Time to go back to beer basics

Quality is key as on-trade sales decline continues, brewers say


IT’S never been so important for operators to get the basics right when it comes to serving beer.

That was the message from the country’s biggest brewers last week, after new figures from the BBPA showed the volume of beer sold in the UK’s pubs, clubs and hotels continued to slide last year.
The drop of 3.4% was the slowest decline since 2004, but the trade group said the figure still equates to 139 million fewer pints.
Factors such as pub closures and above inflation beer tax increases – another of which is due next month – were cited as contributing to the drop in sales, as well as a reduction in consumer spending.

Getting the serve right is such an important element of drinking in a pub so we’re helping pubs get it right.

At macro level, the big beer firms back the BBPA’s calls to the UK government to ditch plans to put duty up above the rate in inflation in March.
But they insist there’s more individual operators can do to influence sales on the ground than simply holding out for a tax breather.
“Getting the serve right is such an important element of drinking in a pub so we’re providing support so that pubs get it spot on every time,” said Alisdair Hamilton, director of sales for Molson Coors Scotland.
“We also provide advice on cellar management, as well as how to serve the perfect pint as this is crucial to not only getting the taste right but managing profitability.
“Finally, we are investing in helping people get excited about beer again and back into their local.”
Heineken’s John Gemmell said getting beer quality right can also increase consumer loyalty.
“Rather than being about a ‘quick hit’, Heineken research shows that beer drinkers are placing more and more importance on the experience of the drink,” he said.
“Getting the basics right is incredibly important for bars, pubs and clubs to remember.
“From the serve, in a quality branded glass, to using branded accessories such as staff uniforms, to ensuring the drink is properly chilled, every seemingly little thing counts towards a high quality and enjoyable experience for the beer drinker.”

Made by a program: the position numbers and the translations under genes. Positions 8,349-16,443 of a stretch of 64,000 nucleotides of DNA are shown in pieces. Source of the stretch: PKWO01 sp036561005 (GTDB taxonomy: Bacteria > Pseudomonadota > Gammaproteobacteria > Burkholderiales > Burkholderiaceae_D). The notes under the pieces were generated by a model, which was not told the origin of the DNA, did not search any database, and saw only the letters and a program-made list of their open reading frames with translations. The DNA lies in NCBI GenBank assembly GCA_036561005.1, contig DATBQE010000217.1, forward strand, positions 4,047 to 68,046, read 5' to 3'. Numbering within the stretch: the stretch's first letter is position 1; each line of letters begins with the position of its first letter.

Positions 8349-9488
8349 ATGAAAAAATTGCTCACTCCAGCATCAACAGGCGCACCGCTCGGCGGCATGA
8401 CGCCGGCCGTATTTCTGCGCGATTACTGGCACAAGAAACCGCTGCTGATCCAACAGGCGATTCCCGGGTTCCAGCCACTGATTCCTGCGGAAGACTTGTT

The commitment to quality was echoed by John Gilligan, sales managing director at Tennent Caledonian Breweries, who said the brewer is investing “significantly” in bar staff through its Tennent’s Training Academy.
“We invest in quality constantly,” he said
“It’s the priority for Tennent Caledonian, through investment resource, equipment and capital spend – investment we are making despite our below inflation price rise announced for this year.
“Quality is what consumers want and that’s what we constantly aim to give them.”
Offering different styles of beer is seen as another important way of boosting sales.
Lucy Jordan, director of customer marketing at Miller Brands, advised a ‘less is more’ approach when it comes to stocking decisions, claiming that consumers, on average, look at five or six brands before deciding what to order.
“It is really important to offer consumers a range of different choices instead of brands that play similar roles,” she said.
“We suggest that outlets offer brands from as many different groupings as relevant in order to give consumers variety and boost beer sales.
“By offering consumers a wide range of products, we see a real opportunity for retailers to maximise profits as they encourage their customers to trade up to a premium lager.”

It is important to offer a range of different choices instead of brands that play similar roles.

Meanwhile, Wells and Young’s marketing director Chris Lewis said ales have a “vital role” to play in the overall beer market.
“There is no doubt that the industry continues to face difficult times,” he said.
“However, with the acquisition of McEwan’s and Younger’s we have shown our belief that there is a bright future ahead for licensees who can promote the very best that Scottish pubs have to offer.
“There is a terrific opportunity to utilise our expertise in cask to boost this [our brands’] performance, and the current enthusiasm in Scotland for craft beer can only help with our efforts.”